And the national organization last January rolled out a program for teenage offenders called Start Making a Right Turn, or SMART, that incorporates a victim impact panel, information on the developing teenage brain and strategies for not drinking until the legal age of 21.
MADD Illinois hopes to start offering the SMART program in Berwyn after Jan. 1, said state Executive Director Sam Canzoneri.
The Alliance Against Intoxicated Motorists victim impact panels for youths currently are offered only in DuPage County, though Kreslin is working to expand it and said officials in other counties have expressed interest. Last month’s panel at Benedictine University was only AAIM’s second geared for young people.
Here are two stories that I saw over the weekend about two out of state Judges who were arrested for DUI. By the way, for anyone wondering whether or not you should agree to take a breath test when arrested for a DUI, please take note that both of these judges refused.
Questions are being asked about the dismissal of Texas Judge Nora Longoria’s DUI case. According to reports, prosecutors thought the case was too weak to prosecute, so they dropped it. They made this decision before they had obtained the officer’s dash cam video, which I am embedding above. Why did prosecutors rush to drop this case until they had all the evidence? Didn’t the arrest reports indicate that the Judge was wobbling and unable to walk straight? I wish all my clients were treated so generously.
Meanwhile, Florida Judge Cynthia Imperato is scheduled to have her DUI trial next week, beginning December 16th. I have embedded her arrest video above.
Last week, a judge denied her motion to keep her position as a judge out of evidence from the jury, despite her attorney’s concern that “many citizens hold judges and attorneys to a higher standard, viewing them as officers of the court, expecting that they should not disobey the law.” Personally, I agree with her attorney, and I don’t believe that the probative value of her position as a judge is outweighed by the prejudice that she may face if held to a higher standard than anyone else.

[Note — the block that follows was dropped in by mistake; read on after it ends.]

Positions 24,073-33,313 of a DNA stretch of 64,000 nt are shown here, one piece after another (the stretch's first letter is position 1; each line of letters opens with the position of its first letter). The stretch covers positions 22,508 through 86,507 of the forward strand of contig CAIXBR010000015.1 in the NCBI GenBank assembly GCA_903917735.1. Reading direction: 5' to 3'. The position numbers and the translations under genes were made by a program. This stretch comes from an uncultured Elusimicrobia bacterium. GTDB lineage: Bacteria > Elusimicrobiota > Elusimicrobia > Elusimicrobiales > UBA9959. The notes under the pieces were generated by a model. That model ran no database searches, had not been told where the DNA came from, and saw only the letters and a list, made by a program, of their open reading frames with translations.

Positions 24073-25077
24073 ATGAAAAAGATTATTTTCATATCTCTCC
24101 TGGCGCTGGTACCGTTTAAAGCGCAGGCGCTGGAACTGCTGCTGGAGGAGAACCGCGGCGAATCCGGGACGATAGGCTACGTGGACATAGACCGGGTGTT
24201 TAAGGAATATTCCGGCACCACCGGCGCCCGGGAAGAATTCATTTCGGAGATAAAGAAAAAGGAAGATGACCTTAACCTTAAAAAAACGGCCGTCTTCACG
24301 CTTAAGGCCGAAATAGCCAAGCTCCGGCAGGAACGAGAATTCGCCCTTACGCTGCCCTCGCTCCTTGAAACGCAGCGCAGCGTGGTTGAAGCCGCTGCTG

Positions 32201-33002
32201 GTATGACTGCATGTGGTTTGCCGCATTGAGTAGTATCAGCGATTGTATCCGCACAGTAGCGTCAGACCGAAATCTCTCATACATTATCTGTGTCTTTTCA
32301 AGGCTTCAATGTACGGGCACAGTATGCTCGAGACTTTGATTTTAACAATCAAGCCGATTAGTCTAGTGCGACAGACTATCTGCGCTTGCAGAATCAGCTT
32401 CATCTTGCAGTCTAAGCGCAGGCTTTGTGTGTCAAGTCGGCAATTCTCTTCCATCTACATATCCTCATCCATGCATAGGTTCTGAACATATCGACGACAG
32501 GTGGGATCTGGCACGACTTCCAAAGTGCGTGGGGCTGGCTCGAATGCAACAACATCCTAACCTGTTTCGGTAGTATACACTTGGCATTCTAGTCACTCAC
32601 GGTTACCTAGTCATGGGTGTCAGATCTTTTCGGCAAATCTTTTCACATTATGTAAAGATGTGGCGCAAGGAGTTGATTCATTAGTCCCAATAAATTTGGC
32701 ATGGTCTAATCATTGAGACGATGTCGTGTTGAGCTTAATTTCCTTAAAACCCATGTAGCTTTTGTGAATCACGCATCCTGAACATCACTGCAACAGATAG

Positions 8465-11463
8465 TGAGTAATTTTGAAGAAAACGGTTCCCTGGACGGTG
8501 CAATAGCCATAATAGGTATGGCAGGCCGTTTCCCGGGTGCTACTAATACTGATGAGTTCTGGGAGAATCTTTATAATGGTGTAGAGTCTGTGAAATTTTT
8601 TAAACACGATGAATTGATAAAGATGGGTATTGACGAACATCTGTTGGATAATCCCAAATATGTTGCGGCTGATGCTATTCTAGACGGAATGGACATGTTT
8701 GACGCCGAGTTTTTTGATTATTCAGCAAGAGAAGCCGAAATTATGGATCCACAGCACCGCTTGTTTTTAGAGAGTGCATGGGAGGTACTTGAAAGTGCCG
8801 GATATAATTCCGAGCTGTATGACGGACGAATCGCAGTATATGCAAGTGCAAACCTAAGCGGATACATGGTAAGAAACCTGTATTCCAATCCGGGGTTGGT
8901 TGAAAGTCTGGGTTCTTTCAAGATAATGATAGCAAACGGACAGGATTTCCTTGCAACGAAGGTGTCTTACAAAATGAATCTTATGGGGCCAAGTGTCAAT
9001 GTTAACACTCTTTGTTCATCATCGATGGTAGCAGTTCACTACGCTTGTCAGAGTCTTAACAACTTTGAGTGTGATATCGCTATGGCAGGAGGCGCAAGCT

The Chicago Police Department will begin a test trial of body cameras on police officers in two months, according to the Chicago Tribune.
This is encouraging news, considering that it is fairly common to have competing claims about the need to use excessive police force, including but not limited to police discharges of firearms. While a body camera is not perfect, it preserves an objective document of what happened. It has been shown that video recordings reduce both complaints and the use of force.
From an earlier blog post: “a 12-month study by Cambridge University researchers revealed that when the city of Rialto, California, required its cops to wear cameras, the number of complaints filed against officers fell by 88 percent and the use of force by officers dropped by almost 60 percent. Watched cops are polite cops.”
Update: Today the White House announced that it would provide $263 million for police departments to obtain 50,000 body cameras and training. I certainly think that this is a better use of federal money than providing small town police departments with tanks.